Five things we learned from the ACC’s APAC day

Published: 15 March 2022

The Alternative Credit Council was delighted to convene private credit managers from across the APAC region. Our research continues to highlight the potential of the asset class in Asia, and it was great to hear first-hand how our members are turning that potential into a reality. For those who were unable to join us, here are my key takeaways from the session.

Asia might remain underpenetrated, but growth is persistent

Private credit might remain underweight relative to GDP compared to other regions, but there are strong tailwinds supporting the sector. The ongoing challenges to banks posed by covid and the macro environment are reducing their appetite to lend, which creates borrower demand for new finance solutions. On the LP side, yield compression elsewhere in the credit markets is also giving people additional incentives to look at Asian markets. The region’s biggest potential market, China, is also starting to grapple with key regulatory questions in relation to loan origination funds and supporting this sector as a key element of their capital markets. While the growth of private credit in Asia remains steady rather than spectacular, there is still a compelling business case for managers in the region.

Opportunities across the credit spectrum

The buyout market is Asia is starting to take shape but remains nascent. While this develops, most deal flow is likely to be more opportunistic in nature or centre on some forms of refinancing. In terms of the types of deals coming to market, the stress caused by covid is still working its way through the system with government debt moratoriums and bank forbearance still in play. The latency of these factors is also influencing the pricing of risk and deal structures.

Is character more important than collateral?

Downside protection remains at the heart of Asian private credit managers’ business models. The need for experience and technical knowledge of local creditor protection frameworks is well understood by most investors, particularly when investing in certain parts of the region. Panellists highlighted how aspects of this were more art than science, with borrowers’ motivations and incentives often a more important consideration. While everyone wants both, sometimes character can be more important than collateral.

ESG is now BAU

Investor focus on ESG continues to have ripple effects through the market with increased opportunities for private lenders, as banks and other lenders move away from assets which no longer meet their ESG expectations. At the same time, many of the transitional technologies and newer business models emerging in response to sustainability considerations play to the strengths of private credit managers who may have greater appetite for such assets than bank-led financing. While larger investors have more defined ESG expectations, smaller LPs and family offices are currently adopting a less prescriptive approach.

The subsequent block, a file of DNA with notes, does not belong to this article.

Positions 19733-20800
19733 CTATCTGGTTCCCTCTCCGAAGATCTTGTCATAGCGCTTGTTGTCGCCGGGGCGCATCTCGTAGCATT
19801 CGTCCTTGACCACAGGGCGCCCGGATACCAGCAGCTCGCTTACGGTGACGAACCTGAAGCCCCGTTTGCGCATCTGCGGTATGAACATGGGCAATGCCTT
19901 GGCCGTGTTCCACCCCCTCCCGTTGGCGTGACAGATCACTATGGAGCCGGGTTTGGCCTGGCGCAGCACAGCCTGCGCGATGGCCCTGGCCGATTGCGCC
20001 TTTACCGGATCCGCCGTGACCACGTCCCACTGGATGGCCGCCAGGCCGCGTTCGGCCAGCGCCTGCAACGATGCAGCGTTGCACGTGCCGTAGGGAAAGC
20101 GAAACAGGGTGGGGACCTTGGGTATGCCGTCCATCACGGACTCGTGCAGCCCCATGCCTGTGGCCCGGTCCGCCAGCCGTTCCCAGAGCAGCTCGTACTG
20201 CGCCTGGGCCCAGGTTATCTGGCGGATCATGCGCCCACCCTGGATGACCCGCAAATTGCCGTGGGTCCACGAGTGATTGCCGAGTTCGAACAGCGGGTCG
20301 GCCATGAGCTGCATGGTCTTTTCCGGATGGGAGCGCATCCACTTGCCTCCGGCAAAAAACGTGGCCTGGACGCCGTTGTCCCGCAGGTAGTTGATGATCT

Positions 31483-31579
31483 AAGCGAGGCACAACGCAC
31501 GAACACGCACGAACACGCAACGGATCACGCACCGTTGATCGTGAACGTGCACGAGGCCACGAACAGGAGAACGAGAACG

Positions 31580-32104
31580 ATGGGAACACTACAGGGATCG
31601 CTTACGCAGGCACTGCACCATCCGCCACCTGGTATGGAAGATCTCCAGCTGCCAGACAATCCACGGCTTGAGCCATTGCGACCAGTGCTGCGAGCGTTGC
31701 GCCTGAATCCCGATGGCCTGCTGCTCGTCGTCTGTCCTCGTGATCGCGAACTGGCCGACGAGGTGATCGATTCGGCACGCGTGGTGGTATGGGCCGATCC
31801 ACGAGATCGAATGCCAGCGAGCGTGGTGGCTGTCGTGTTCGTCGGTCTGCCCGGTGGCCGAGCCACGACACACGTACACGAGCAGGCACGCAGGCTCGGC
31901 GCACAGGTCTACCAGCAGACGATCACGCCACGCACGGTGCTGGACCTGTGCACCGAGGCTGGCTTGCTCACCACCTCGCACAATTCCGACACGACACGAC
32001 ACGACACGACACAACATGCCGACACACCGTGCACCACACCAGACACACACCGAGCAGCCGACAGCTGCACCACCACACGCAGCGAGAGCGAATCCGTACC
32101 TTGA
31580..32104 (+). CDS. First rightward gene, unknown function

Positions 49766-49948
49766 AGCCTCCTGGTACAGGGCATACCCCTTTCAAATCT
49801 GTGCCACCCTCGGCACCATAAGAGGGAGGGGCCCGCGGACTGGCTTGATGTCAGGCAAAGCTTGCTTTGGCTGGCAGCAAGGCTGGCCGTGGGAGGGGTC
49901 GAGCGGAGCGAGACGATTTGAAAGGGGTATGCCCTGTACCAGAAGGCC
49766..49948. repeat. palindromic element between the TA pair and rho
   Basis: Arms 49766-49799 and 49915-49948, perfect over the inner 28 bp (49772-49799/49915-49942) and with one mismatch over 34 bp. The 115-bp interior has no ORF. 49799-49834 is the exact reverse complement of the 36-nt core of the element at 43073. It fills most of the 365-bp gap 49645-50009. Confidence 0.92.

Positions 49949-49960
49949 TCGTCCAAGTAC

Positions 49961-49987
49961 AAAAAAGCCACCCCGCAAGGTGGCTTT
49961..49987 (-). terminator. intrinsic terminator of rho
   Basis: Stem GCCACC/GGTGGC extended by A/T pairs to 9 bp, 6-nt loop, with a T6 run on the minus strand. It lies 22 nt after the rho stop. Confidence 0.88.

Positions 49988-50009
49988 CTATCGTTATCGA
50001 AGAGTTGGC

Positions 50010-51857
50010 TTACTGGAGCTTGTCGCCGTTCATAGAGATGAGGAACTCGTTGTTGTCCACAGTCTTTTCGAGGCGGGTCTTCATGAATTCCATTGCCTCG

Technology and local talent becoming more prominent

Firms continue to look at technology as an important differentiator. Given the importance of human capital to deal sourcing, underwriting and execution, successful adoption of technology offers firms an important way to increase efficiency. Current areas of interest include the use of data analytics to inform risk analytics, as well as digitalisation of records to better monitor trade and commodity flows. Alongside this, almost all firms have plans in place to develop local talent, often straight out of college. As well as securing good levels of human capital, creating local jobs is also an increasingly important element of the sector’s relationship with local policymakers.

Thank you to all the speakers across the programme for being so generous with their time and insights, as well as to our sponsors Allen & Overy, Dechert, EY and Simmons & Simmons for their support. I’m always impressed with the depth of expertise in the region and this event was no exception. 

Members in the region may already be aware of our efforts to broaden the unified funds tax emption in Hong Kong to support the growth of private credit in Asia.  This is one component in our global efforts on behalf of the sector.  I’d be delighted to speak with any members who are interested in learning more about our advocacy and how they can participate.